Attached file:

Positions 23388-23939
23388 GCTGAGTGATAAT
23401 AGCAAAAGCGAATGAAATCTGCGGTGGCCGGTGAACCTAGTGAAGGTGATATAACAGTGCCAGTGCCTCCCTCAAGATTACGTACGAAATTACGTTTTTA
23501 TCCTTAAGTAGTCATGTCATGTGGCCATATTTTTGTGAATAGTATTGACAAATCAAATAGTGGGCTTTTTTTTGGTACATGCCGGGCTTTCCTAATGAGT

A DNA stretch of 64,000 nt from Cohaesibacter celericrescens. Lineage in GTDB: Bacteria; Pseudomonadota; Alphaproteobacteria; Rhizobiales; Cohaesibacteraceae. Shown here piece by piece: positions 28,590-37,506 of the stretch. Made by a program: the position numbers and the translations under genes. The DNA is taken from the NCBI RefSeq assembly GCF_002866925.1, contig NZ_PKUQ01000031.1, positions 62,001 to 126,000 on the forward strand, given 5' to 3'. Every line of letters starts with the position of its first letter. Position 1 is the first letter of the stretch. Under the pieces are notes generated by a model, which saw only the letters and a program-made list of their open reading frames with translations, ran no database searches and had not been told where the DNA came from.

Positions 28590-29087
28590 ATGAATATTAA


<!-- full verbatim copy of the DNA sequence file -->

Positions 23388-23939
23388 GCTGAGTGATAAT
23401 AGCAAAAGCGAATGAAATCTGCGGTGGCCGGTGAACCTAGTGAAGGTGATATAACAGTGCCAGTGCCTCCCTCAAGATTACGTACGAAATTACGTTTTTA
23501 TCCTTAAGTAGTCATGTCATGTGGCCATATTTTTGTGAATAGTATTGACAAATCAAATAGTGGGCTTTTTTTTGGTACATGCCGGGCTTTCCTAATGAGT

A DNA stretch of 64,000 nt from Cohaesibacter celericrescens. Lineage in GTDB: Bacteria; Pseudomonadota; Alphaproteobacteria; Rhizobiales; Cohaesibacteraceae. Shown here piece by piece: positions 28,590-37,506 of the stretch. Made by a program: the position numbers and the translations under genes. The DNA is taken from the NCBI RefSeq assembly GCF_002866925.1, contig NZ_PKUQ01000031.1, positions 62,001 to 126,000 on the forward strand, given 5' to 3'. Every line of letters starts with the position of its first letter. Position 1 is the first letter of the stretch. Under the pieces are notes generated by a model, which saw only the letters and a program-made list of their open reading frames with translations, ran no database searches and had not been told where the DNA came from.

Positions 28590-29087
28590 ATGAATATTAA